Cruising to Istanbul
At the turn of the century, no one imagined that Turkey would embark on a major project to promote itself as a cruise ship destination. Three locations in particular, were targeted as ideal places for cruise ship passengers to disembark and see the best of what Turkey has to offer. These were Kusadasi and the ancient ruins of Ephesus, Izmir city and the country’s largest city of Istanbul. The third one turned out to be immensely popular as passengers flocked to see the former capital of both the Byzantine and Ottoman empires.
But are cruise ships still going to Istanbul?
Unfortunately, Turkey’s reputation as one of the most visited destinations in the world has taken a tumble of late. Safety and security concerns have led some cruise ship companies to pull out of visiting Istanbul, instead replacing the stop with ports in Greece. However some other cruise companies are still planning Istanbul into their schedule including Crystal, who are owners of the 13 deck Crystal Serenity, a ship voted number one in the world by readers of Conde Naste Travel.
Where is the Cruise Ship Port in Istanbul?
It is located in the Karakoy district, near the well-known landmarks of Galata Tower and Bridge. This commercial neighbourhood belongs to the bigger Beyoğlu district on the European side of the Bosphorus. One of the most frequent questions asked about the port is how far is it to the Grand Bazaar and Sultanahmet district?
It is roughly 3.5 kilometres from the cruise ship port of Karakoy to the Grand Bazaar. In theory, this should take just 15 minutes in a taxi however sometimes traffic conditions prolong the journey. If you are on foot, instead head over Galata Bridge and up Fuat Pasha Caddesi to reach it.
From Karakoy to the Sultanahmet district, it is 5 kilometre and a taxi journey would be roughly 30 minutes, taking into account heavy traffic. Taxis use meters and charge an initial setting off fee of 2.40 Turkish lira and 2.70 for every kilometre after that.
If you are travelling from the port to Istanbul Ataturk airport, this 22-kilometre journey takes roughly an hour in heavy traffic. Alternatively, the Sabiha Gokcen International Airport is further away at a distance of 42 kilometres and roughly a 90-minute transfer time.
What is there to do from the Cruise Ship Port of Istanbul?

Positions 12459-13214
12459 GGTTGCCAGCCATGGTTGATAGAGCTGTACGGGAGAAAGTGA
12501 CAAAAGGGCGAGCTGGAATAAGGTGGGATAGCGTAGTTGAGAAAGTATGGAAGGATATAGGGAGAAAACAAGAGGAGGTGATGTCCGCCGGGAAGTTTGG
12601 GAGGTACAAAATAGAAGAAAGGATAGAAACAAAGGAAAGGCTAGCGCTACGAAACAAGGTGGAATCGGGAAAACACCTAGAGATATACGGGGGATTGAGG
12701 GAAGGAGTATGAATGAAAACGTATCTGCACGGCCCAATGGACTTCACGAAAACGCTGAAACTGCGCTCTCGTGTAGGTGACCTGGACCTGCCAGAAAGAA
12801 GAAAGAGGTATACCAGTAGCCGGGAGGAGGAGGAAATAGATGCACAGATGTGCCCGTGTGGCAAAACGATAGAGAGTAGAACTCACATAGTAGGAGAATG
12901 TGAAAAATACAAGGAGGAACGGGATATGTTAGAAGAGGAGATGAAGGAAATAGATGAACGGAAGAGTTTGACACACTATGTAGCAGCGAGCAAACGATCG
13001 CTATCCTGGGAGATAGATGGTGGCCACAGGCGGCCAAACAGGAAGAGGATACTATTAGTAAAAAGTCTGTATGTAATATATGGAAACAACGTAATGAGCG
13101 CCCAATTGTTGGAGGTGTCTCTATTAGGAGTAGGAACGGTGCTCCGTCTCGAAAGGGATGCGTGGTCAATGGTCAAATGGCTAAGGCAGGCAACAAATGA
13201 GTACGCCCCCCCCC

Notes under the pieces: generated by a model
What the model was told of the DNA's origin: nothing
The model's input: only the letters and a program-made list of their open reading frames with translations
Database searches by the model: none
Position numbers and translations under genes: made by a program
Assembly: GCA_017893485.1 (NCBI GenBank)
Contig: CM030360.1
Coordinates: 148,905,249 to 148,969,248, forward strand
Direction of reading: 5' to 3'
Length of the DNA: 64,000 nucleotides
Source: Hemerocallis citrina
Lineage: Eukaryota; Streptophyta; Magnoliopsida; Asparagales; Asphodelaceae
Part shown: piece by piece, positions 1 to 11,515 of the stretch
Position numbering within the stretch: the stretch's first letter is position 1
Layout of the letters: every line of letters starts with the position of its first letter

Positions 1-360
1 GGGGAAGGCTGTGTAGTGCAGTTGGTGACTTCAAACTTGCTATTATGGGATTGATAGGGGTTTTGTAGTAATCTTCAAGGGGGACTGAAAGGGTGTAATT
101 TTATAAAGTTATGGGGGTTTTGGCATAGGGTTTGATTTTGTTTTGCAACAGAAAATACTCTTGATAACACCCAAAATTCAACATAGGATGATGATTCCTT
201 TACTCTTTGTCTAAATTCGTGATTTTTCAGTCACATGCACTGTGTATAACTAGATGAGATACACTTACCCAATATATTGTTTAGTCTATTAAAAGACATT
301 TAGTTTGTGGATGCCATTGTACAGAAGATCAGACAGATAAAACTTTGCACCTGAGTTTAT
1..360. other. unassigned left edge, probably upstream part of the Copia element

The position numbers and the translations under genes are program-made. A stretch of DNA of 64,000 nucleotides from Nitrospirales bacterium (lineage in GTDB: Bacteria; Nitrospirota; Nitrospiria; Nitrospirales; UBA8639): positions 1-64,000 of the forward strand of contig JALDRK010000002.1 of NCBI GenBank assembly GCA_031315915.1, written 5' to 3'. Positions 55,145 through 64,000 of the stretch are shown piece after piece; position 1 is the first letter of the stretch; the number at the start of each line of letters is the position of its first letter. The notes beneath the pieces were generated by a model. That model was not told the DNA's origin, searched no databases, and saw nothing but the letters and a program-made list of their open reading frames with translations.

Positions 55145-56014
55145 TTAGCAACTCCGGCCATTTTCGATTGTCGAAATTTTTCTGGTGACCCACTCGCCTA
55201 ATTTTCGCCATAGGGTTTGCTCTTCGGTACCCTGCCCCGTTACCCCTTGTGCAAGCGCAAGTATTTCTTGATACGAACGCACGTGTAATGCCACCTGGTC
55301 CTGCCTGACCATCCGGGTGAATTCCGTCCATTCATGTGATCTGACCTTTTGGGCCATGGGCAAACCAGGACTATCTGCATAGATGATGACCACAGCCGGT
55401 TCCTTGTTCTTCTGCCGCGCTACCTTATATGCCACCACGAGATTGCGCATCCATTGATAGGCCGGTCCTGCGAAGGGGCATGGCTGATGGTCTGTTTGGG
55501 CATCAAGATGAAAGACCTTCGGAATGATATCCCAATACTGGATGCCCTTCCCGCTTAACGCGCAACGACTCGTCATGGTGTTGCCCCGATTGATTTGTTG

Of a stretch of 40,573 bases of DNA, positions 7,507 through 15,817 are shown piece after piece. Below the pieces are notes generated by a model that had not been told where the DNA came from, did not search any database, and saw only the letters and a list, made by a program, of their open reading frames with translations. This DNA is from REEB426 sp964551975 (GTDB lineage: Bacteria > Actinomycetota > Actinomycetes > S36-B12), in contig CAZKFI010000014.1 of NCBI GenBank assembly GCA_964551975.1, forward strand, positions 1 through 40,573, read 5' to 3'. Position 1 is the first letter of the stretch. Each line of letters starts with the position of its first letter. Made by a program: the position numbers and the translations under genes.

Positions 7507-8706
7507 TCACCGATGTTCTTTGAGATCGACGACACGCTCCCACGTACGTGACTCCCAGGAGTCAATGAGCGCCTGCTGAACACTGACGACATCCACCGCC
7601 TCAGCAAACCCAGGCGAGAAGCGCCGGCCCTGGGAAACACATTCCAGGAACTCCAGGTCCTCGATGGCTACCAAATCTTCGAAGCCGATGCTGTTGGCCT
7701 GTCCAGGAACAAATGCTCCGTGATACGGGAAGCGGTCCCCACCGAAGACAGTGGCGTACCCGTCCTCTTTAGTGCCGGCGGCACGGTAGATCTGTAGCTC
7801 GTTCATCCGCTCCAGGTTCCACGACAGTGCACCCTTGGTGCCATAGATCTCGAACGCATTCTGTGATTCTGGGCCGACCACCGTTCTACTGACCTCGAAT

As mentioned above, two of the most popular things to do in Istanbul is to explore the Grand Bazaar and the Sultanahmet district. Dating from the Ottoman Empire, the Grand Bazaar is one of the largest markets in the world and an ideal place to buy traditional Turkish carpets. The sprawling networks of alleys and courtyards take a full two hours to explore at a slow pace.
The gem though is the old city district of Sultanahmet that holds marvellous landmarks from the Byzantine and Ottoman empires. See the former Hagia Sophia church, mosque, and museum. Across the square is the Blue mosque, a fully practising place of worship dating from the 17th century that is also open to tourists.
Across the old hippodrome square and down a flight of stairs, the Basilica cistern, a former water source proudly displays the odd but unique upside down heads of medusa. Around the corner, a full morning is needed to explore the harem, kitchens, circumcision rooms, armoury and more in the Topkapi palace that was first home of the Ottoman sultans when they conquered in 1453. Nearby is the Istanbul Archaeological museum, one of the greatest in the world that displays ancient artefacts from throughout history.
Exploring the Sultanahmet district is a pleasant and enjoyable experience but repeat visitors to Istanbul should wander the Taksim and Beyoğlu districts that are just a short walk from the port. Widely famed as having the busiest street in Turkey (Istiklal Avenue), Taksim is popular for shopping and nightlife but behind the scenes, interesting antique shops hold a treasure gem of personal items from history.
The Pera Museum displays the Tortoise Trainer, one of the most expensive paintings ever sold in Turkey, while the Galata Whirling Dervish Museum portrays the life of this spiritual sect of Islam. Also, take a stroll through Flower Passage or even sit down and enjoy a meal. Famed as the place where Russian immigrants in the early part of the 20th century sold flowers, it is one of the city’s most respected landmarks.
Exploring the Neighbourhoods of Istanbul
Still on the European side of the city, two neighbourhoods are making a name for themselves because of their historical Jewish and Greek heritage. Urban tours sell out quickly as local guides walk customers through the streets of Fener and Balat to introduce them to a rarely talked about cultural side of Istanbul.
If you are flying out of Sabihan Gocken airport on the Asian side of Istanbul though, extend your trip by booking a hotel overnight and be introduced to neighbourhoods and districts that are totally different from the European side. Including well known places such Uskudar and Kadikoy; these residential areas will give you a great insight into daily lives of citizens in Turkey’s biggest city.